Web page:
Bull or Bear Market? (Week of Jan. 19)

Each weekend, I study market behavior using sentiment and technical indicators. My goal is to use clues, observation, and indicators to analyze underlying market conditions. If you can determine the current market environment, it may help you to create profitable trading strategies.

RELEASED: Understanding Options (McGraw-Hill, 2E), Understanding Stocks (McGraw-Hill, 2E), Start Day Trading Now (Adams Media), and Predict the Next Bull or Bear Market and Win (Adams Media): http://bit.ly/1bl0ZNk

My latest book (eBook) has just been released: Prepare Now and Survive the Coming Bear Market. Here’s a link to the Amazon edition: http://goo.gl/2wWC8X, the Nook, http://goo.gl/VQstmr, or if you are international or don’t have an Amazon account: http://goo.gl/eBpYBT (Smashwords). 

My latest MarketWatch column on managing bear markets: http://goo.gl/njIQkQ


AAII survey (1/14/2015)

46.1% Bullish. 21.5% Bearish.

Bearish: If sentiment is over 50% bullish.

Bullish: If sentiment is over 50% bearish.


Investors Intelligence (1/13/2015)

48.0% Bullish.  16.3% Bearish

Bearish: If sentiment is over 60% bullish. ( Note: Percent of bears is still at historic lows. 13.3 % is the 1987 low)

Bullish: If sentiment is over 60% bearish.


VIX: 21.07 (on 1/16/2015)

Bearish: Less than or near 12.

Bullish: Greater than or near 40.


RSI (S&P 500): RSI is at 45.90 (on 1/16/2015)

Overbought (i.e. Bearish): When RSI rises to 70 or above.

Oversold (i.e. Bullish): When RSI falls to 30 or below.

Note: RSI can remain overbought or oversold for extended time periods.


Moving Averages (daily): The S&P fell below its 50-day moving average and pointing up. It’s slightly above its 100-day moving average but firmly above the 200-day MA (At 1960) 

Bearish (Short-term Downtrend): Index crosses below 50-, 100-, or 200-day MA.

Bullish (Short-term Uptrend): Index crosses over 50-day, 100-day, and 200-day MA.


MACD (S&P 500): MACD is slightly below its zero line and below its red 9-day signal line. (Note: I’m using the settings, 19,39,9, recommended by Gerald Appel, MACD’s creator.)

Bearish: MACD line crosses below 9-day (red or gray) signal line. MACD line (black line) crosses below zero line.

Bullish: MACD line crosses above zero line. MACD line crosses above 9-day signal line. 


Bonds: U.S. 10-year yield is at 1.82% (on 1/16/2015) Note: Bonds keep rallying. World currencies are in turmoil. 

Note: 3.0% or higher is significant (consider selling bond funds as yield rises). 3.5% or higher and risk increases (for bondholders).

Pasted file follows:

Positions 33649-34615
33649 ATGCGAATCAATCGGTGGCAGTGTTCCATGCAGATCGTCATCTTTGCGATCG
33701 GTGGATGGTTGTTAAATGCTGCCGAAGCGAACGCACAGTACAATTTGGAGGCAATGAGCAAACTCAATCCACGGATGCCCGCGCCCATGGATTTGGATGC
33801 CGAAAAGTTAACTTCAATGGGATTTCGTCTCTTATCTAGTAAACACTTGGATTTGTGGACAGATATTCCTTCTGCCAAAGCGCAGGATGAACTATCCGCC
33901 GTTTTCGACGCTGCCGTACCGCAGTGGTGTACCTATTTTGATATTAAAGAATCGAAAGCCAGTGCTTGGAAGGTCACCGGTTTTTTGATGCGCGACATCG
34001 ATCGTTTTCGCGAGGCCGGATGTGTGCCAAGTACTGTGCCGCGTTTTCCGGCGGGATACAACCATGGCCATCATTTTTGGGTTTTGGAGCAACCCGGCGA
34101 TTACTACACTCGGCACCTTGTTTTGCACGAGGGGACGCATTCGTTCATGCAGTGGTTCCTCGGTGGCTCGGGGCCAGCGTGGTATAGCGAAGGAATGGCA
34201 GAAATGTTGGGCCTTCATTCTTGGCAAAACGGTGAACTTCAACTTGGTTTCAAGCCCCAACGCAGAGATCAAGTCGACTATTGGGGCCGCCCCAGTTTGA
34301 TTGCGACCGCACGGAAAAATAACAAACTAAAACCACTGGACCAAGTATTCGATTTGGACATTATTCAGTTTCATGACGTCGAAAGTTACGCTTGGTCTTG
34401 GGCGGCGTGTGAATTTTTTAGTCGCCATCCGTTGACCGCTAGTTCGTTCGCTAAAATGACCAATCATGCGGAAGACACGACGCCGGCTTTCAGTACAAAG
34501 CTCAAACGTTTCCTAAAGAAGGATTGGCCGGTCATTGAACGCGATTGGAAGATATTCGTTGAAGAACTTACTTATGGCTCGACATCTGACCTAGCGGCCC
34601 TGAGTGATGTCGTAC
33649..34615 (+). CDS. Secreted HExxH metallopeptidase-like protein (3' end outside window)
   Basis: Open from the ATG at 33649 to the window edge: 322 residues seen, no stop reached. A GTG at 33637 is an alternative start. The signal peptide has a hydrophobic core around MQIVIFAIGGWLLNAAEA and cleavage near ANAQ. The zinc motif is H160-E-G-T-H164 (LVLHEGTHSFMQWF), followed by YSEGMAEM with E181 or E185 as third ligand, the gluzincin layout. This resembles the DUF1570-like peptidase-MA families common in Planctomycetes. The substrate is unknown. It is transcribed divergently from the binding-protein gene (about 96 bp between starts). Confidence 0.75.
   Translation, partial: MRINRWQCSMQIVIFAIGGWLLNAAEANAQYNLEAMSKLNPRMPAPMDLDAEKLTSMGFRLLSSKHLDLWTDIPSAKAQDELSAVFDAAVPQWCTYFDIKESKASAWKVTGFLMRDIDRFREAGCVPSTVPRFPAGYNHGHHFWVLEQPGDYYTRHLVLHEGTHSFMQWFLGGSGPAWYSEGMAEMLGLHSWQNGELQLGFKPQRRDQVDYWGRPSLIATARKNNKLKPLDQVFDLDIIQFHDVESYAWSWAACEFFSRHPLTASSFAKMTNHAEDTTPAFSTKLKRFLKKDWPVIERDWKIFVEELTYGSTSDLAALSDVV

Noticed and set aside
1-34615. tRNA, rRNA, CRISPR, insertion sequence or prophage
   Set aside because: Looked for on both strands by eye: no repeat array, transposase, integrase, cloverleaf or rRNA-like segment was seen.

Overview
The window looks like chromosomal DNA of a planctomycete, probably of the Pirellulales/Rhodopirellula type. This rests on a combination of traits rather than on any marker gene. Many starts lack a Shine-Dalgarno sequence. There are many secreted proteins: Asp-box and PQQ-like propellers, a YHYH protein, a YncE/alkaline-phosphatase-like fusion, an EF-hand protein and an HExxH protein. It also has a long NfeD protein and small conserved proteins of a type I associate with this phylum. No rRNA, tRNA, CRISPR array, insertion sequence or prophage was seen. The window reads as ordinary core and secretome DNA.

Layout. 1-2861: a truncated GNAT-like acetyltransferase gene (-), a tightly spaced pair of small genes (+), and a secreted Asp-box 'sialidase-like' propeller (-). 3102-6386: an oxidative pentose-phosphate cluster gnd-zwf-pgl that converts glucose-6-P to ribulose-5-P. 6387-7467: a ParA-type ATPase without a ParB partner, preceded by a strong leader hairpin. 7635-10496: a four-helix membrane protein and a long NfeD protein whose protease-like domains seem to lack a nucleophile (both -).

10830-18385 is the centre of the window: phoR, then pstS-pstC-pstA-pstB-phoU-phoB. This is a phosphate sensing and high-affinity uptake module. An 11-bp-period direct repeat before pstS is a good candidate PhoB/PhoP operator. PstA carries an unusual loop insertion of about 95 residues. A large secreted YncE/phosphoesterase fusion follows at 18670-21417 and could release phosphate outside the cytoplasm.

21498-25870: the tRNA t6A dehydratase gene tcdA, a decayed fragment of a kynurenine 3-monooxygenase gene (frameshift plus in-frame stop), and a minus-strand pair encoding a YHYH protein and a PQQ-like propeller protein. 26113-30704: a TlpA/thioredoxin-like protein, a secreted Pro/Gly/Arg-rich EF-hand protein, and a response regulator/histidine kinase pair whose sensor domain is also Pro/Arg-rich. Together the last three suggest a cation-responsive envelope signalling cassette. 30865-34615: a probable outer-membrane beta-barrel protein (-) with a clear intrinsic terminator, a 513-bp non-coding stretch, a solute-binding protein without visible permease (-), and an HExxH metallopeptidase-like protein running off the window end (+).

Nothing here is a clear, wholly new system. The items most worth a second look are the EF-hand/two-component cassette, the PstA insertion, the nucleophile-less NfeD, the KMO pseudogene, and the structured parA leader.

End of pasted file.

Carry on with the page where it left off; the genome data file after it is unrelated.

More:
Analysis: Sentiment indicators are still on the high side but not extreme, and won’t be until there is a sustained rally. The uptrend is struggling and the indicators reflect that. On the technical side, MACD turned negative and all the indexes are below their 50-day moving averages. That could change in a day depending on how this week plays out. Therefore, it’s too early to proclaim that the uptrend has ended.

Opinion: Swirling around the market is more bad news than usual. Chinese stocks got smashed on Monday by 8 percent as a reaction to the government’s tightening up margin requirements. The government  took steps to reduce speculation by retail investors. Europe shrugged off the Asian selloff because they have their eye on Mario Draghi and the European Central Bank (more on this below).

The financial world is still stunned by the actions of the Swiss National Bank (their central bank), which removed the cap that prevented the Swiss franc from rising too high. After the SNB removed the cap, the franc soared higher. The Swiss stock market plunged by 10 percent and a number of foreign exchange trading firms who were shorting the Swiss franc went bankrupt when their clients lost all their money. Trading currencies is an extremely risky endeavor because of the high leverage (between 50 or 100 to 1). For example, clients of these firms who bet $50,000 or more against the Swiss franc theoretically lost between $3 million to $5 million, and went bankrupt. The ramifications of the SNB are still being felt. It’s possible that more traders and firms will fail.

That brings us to this week. Mario Draghi, president of the European Central Bank, is expected to do something dramatic. On January 22, it is anticipated that he will purchase $640 billion in bonds, i.e. quantitative easing. For years, Draghi has been promising to do QE, but never did. This time he really, really means it. (Bloomberg says he’s doing it to “steer Europe away from deflation.”) Source: http://goo.gl/nCyIAL

Immediately after Draghi initiates QE, European stocks should rally along with the U.S. market. Then it will get interesting. Although the initial reaction will be positive, I will be looking to see if the QE rally can be sustained. I am also starting to wonder how this much QE will affect the world’s financial markets.

There is no doubt that strange things are happening. For example, oil got crushed along with other commodities, the actions of the Swiss bank were a shock, volatility has increased here and around the world, a number of stock markets have fallen by 10 percent in one day, and the yield on the 10-year Treasury is at all-time lows. Very strange. 

I am not smart enough to predict how this QE party is going to end, but it doesn’t feel right. It’s easy to initiate, but getting out is the hard part. If investors get the feeling that central banks did not think through the end game, all hell will break loose in the financial markets.

Bottom line: The market should rally this week as a reaction to the ECB’s QE. Traders can try and profit from the volatility but investors will get whipsawed, especially if QE causes indigestion. 

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